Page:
In March, Collin County District Judge Andrea Thompson ordered a Muslim woman seeking a divorce from her husband to undergo arbitration not through regular channels but through an Islamic court, also known as a Fiqh Panel — a move that the woman’s lawyers argue is an obvious and unconscionable affront to her constitutional rights.

The woman, Mariam Ayad, was attempting to exercise her legal right to a divorce last year when her husband, Ayad Hashim Latif, revealed that on the day of their wedding in 2008, she had signed an Islamic prenuptial agreement to have all matters regarding the marriage and divorce be decided according to Sharia law.

According to court documents, Mariam claims that she was essentially hoodwinked and defrauded into signing the document. At the time, she believed she was signing two copies of a marriage acknowledgment form, which is customary in Muslim cultures.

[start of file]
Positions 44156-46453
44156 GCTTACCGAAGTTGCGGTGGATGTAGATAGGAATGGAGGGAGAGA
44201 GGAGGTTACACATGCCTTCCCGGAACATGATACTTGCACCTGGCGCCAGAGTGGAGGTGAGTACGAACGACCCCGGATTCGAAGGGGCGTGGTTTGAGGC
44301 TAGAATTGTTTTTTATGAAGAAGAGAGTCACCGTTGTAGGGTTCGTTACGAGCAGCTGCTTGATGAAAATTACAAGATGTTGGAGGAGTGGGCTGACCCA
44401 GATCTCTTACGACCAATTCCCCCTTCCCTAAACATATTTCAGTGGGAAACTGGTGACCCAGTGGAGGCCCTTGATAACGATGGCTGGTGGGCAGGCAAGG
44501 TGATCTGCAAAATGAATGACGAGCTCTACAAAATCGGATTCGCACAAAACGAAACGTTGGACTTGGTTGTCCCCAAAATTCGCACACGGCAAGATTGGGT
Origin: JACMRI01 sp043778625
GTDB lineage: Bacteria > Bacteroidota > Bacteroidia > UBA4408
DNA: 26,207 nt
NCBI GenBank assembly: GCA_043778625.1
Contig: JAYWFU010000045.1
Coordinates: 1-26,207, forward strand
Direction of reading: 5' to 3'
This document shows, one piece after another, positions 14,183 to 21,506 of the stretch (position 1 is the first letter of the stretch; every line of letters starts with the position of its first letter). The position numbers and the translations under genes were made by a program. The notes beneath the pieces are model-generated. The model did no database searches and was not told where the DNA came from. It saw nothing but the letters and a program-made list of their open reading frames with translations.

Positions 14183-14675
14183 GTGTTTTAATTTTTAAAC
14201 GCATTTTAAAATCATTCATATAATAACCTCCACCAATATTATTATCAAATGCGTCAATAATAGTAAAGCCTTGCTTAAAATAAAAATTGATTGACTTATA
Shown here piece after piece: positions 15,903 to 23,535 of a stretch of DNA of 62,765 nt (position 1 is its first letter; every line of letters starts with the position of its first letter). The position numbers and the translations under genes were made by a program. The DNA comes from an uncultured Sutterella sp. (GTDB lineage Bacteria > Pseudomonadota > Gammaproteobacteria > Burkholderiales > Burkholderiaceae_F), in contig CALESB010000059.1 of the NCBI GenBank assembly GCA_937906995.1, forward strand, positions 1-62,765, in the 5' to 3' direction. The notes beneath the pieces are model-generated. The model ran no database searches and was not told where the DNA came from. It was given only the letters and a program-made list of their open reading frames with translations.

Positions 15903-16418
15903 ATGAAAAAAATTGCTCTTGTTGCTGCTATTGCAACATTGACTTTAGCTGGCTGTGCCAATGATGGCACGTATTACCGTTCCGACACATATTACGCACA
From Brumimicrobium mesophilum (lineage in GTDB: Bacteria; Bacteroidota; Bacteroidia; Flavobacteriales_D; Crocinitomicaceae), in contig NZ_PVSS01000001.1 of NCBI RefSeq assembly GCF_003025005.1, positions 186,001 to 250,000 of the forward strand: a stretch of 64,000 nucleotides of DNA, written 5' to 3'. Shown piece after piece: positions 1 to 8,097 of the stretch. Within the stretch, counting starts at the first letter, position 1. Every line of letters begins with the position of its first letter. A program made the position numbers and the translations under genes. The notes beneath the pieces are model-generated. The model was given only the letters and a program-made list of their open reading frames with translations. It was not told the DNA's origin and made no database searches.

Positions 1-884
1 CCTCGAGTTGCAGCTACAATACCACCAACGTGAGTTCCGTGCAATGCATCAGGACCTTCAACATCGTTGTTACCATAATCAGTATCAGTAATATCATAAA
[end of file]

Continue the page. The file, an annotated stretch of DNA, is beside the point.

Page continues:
Notwithstanding, Mariam’s lawyers argue the agreement — which outlines that a three-man panel of Muslim imams are to decide all issues relating to the marriage, including alimony, division of property, child support, and even custody of the couple’s 6-year-old son — ought to be voided in lieu of U.S. law. A copy of the agreement was provided to TheBlaze.

The Texas district judge — in complete disregard of both federal and state law — ruled that the prenuptial agreement is binding, without taking testimony from the wife.

In absence of relief, Mariam will now be required to settle her divorce matters with the Islamic Association of North Texas in front of the Muslim clerics who view her testimony and evidence as carrying half the weight as a man’s.